The company must be aware of the difficulties it now faces and it is hard to see how it can reasonably ask shareholders to consider and vote on the Accounts and the Report of the Directors which they have not received and had time to study. This is not a simple administrative matter but a fundamental one of law and governance. Responsible corporate citizens of the stature of DDL cannot treat lightly with such important matters. While there is a distinction between the notice and the documents to be attached, it seems that the option of a waiver to the requirement is only available if all persons entitled thereto so agree. Again to quote Grenville Phillips, “The right to notice and to waive notice, like the right to vote, is a personal individual right of shareholders and not a corporate right which may be waived by the company unless statute so provides. As such, shareholders attending a meeting cannot waive the right to adequate notice on behalf of those not in attendance.”

The company must therefore consider whether to proceed with the meeting given the circumstances. Since the period of the notice is adequate, the company can deal with all the other issues on the agenda and adjourn for consideration of the Report. It may on the other hand, revoke the notice and convene a completely new meeting that complies with the law.    

And on the question of venue, while recognising the desire to allow shareholders the opportunity to see the Diamond facilities, Business Page appeals to the directors to consider returning its shareholders’ meetings to Georgetown which is far more accessible and convenient to the majority of its shareholders.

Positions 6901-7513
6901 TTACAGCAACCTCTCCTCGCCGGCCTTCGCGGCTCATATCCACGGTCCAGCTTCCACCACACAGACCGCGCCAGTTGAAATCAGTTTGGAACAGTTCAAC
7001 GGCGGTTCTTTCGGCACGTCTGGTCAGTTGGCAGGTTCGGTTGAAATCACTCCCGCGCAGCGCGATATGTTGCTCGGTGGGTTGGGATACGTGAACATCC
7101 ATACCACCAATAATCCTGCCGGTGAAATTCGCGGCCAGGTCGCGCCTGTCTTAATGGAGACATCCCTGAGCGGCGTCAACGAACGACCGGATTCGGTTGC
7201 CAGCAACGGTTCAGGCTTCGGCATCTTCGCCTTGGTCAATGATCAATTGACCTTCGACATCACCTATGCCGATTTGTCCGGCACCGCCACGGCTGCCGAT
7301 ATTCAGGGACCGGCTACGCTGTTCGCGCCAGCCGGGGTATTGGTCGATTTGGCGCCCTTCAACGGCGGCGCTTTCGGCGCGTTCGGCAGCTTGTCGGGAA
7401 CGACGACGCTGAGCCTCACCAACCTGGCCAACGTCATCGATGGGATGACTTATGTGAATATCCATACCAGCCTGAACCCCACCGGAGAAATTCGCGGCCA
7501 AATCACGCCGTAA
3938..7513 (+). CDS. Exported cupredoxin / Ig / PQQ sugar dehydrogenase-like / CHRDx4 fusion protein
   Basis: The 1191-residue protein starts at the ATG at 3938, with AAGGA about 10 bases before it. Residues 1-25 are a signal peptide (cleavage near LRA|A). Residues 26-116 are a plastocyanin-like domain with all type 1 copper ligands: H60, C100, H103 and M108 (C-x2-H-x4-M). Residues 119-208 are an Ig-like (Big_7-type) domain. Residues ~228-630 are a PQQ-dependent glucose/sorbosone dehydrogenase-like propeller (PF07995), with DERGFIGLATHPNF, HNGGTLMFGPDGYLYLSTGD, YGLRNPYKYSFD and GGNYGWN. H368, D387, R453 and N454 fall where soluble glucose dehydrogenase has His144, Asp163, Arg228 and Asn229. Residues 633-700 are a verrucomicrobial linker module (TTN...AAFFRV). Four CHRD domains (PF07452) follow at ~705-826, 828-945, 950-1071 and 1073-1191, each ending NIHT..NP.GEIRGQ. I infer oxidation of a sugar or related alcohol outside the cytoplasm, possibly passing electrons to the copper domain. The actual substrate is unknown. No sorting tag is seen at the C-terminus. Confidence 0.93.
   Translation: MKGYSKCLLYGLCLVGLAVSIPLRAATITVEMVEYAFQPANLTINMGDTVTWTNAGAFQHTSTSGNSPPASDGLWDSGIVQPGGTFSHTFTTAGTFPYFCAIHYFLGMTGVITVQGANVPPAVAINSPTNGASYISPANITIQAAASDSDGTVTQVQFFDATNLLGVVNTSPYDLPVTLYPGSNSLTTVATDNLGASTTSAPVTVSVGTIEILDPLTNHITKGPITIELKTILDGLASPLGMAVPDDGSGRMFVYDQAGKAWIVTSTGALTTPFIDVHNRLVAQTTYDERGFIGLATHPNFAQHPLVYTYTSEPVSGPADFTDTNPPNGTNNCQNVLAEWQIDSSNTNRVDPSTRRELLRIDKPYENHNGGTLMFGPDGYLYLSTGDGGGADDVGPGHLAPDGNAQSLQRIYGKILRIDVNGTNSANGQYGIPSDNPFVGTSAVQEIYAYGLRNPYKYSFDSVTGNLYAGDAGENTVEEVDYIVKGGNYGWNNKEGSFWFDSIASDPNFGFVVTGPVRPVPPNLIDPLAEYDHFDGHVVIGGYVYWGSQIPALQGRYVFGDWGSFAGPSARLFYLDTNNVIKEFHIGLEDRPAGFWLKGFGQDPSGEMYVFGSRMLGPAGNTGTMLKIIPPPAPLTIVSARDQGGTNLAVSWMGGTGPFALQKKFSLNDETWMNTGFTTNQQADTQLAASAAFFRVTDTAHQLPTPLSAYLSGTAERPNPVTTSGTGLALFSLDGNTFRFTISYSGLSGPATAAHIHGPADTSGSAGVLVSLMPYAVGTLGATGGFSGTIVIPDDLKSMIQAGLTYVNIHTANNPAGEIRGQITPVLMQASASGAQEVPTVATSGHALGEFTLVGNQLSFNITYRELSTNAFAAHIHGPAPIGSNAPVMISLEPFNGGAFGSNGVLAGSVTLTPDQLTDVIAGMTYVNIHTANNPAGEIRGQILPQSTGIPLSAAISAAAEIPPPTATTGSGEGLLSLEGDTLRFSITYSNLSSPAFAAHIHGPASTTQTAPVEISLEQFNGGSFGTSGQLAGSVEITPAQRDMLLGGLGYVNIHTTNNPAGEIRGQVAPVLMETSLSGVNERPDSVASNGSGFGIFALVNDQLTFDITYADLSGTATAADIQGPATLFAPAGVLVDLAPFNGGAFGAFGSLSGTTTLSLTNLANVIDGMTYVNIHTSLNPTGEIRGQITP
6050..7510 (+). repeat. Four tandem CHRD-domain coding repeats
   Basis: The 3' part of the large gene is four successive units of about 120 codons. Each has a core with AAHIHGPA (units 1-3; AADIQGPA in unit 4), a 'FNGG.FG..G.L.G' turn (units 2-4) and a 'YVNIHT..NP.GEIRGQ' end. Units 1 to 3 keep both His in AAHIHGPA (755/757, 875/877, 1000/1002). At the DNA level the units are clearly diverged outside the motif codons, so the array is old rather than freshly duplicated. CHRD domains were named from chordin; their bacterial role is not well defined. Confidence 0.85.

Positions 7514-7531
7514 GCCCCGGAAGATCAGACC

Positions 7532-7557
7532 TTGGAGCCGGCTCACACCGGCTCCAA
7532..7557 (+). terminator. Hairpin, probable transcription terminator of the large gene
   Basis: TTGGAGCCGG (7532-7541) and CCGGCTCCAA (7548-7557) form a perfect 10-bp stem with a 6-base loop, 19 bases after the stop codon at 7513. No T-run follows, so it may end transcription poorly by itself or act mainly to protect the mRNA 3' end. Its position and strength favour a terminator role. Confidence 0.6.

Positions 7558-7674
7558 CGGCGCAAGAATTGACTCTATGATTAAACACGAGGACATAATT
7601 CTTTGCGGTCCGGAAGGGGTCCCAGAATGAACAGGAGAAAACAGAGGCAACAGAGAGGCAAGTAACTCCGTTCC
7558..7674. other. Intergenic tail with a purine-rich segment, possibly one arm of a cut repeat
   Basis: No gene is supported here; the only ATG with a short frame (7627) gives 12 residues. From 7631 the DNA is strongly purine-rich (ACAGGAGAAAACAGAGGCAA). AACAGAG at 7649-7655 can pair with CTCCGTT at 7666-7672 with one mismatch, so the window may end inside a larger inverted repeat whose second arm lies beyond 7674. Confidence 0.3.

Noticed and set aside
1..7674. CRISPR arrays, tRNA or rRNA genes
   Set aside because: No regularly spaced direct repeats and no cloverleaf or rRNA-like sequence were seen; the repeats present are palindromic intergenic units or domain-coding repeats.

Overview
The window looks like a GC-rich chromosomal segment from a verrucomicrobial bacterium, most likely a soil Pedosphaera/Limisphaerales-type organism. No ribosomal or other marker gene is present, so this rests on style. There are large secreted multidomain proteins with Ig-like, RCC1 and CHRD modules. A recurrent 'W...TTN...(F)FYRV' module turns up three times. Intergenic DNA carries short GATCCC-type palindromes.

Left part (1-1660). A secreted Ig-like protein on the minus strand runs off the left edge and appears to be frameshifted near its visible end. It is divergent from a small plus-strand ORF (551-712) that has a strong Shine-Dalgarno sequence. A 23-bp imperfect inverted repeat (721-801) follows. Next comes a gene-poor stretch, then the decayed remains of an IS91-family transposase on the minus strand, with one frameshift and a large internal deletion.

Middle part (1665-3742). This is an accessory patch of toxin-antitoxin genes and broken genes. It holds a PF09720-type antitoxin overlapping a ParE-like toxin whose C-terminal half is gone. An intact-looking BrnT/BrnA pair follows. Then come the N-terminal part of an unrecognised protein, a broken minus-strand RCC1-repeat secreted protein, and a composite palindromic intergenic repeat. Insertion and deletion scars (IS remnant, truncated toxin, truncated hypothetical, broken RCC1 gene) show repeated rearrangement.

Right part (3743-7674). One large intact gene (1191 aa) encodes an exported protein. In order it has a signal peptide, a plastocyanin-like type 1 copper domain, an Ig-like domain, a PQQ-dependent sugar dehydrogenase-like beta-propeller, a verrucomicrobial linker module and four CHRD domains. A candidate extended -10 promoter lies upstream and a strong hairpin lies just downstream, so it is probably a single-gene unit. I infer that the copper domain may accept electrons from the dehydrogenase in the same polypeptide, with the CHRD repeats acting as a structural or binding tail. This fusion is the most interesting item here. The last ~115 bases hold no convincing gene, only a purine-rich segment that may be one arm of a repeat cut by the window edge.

Thirty-eight Years of Little Progress.

As the country stumbles from crisis to crisis yet another prominent Guyanese has pointed out the link between good governance and economic development.  Recent national awardee Christopher Fernandes, not someone known for speaking out on public issues has joined the growing number of persons calling on the two major political parties to recognise that “neither party can move the country forward without the help and support of the other”. Noting that little progress was made during the twenty-eight years of the PNC and the ten years of the PPP, Mr. Fernandes called on the PPP as the duly elected government with the responsibility for finding solutions to the country’s problems. He specifically asked for them to show leadership in finding ways to alleviate turmoil, attract investments and create jobs.